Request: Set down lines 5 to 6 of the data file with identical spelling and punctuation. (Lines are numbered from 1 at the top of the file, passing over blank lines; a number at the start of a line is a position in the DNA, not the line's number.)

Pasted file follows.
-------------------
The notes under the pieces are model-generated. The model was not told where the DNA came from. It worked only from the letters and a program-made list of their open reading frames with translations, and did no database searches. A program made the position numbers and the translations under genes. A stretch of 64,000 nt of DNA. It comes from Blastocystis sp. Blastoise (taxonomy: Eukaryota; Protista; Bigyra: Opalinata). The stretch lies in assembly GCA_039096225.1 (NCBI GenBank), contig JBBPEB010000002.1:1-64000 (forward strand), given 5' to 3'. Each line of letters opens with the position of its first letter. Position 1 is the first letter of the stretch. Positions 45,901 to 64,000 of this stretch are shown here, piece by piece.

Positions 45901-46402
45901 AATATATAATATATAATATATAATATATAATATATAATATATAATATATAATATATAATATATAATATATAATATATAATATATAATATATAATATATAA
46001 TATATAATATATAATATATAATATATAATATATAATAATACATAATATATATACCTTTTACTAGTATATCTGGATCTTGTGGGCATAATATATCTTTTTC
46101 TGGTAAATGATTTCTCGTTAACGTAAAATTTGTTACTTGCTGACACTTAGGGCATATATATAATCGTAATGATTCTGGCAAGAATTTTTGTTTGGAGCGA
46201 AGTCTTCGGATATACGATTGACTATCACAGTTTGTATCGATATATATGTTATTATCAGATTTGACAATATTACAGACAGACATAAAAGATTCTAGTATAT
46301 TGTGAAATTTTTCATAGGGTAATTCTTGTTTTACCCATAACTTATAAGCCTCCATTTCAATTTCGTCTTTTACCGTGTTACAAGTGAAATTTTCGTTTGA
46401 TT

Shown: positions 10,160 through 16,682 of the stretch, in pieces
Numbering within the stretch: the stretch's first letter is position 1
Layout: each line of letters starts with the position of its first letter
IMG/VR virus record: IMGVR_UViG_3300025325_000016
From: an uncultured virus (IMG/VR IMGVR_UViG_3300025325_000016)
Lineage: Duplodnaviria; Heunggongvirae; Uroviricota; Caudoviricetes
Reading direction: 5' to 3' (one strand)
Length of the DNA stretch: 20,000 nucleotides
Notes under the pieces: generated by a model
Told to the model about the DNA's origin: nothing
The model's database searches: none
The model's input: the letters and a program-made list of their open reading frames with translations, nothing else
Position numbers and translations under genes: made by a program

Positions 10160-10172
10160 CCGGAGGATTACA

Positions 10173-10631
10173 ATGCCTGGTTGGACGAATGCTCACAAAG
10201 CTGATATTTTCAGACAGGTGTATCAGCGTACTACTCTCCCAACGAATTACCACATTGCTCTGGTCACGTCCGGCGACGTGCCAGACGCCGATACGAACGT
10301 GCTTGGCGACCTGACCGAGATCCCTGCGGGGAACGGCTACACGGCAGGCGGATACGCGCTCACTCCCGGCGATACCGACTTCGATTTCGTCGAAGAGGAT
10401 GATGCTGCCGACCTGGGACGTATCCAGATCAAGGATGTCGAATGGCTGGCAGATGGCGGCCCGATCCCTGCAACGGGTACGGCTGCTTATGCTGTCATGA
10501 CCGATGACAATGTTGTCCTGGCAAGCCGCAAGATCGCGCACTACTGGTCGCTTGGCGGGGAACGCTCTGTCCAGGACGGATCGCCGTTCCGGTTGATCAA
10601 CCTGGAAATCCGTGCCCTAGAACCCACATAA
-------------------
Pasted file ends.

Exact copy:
46101 TGGTAAATGATTTCTCGTTAACGTAAAATTTGTTACTTGCTGACACTTAGGGCATATATATAATCGTAATGATTCTGGCAAGAATTTTTGTTTGGAGCGA
46201 AGTCTTCGGATATACGATTGACTATCACAGTTTGTATCGATATATATGTTATTATCAGATTTGACAATATTACAGACAGACATAAAAGATTCTAGTATAT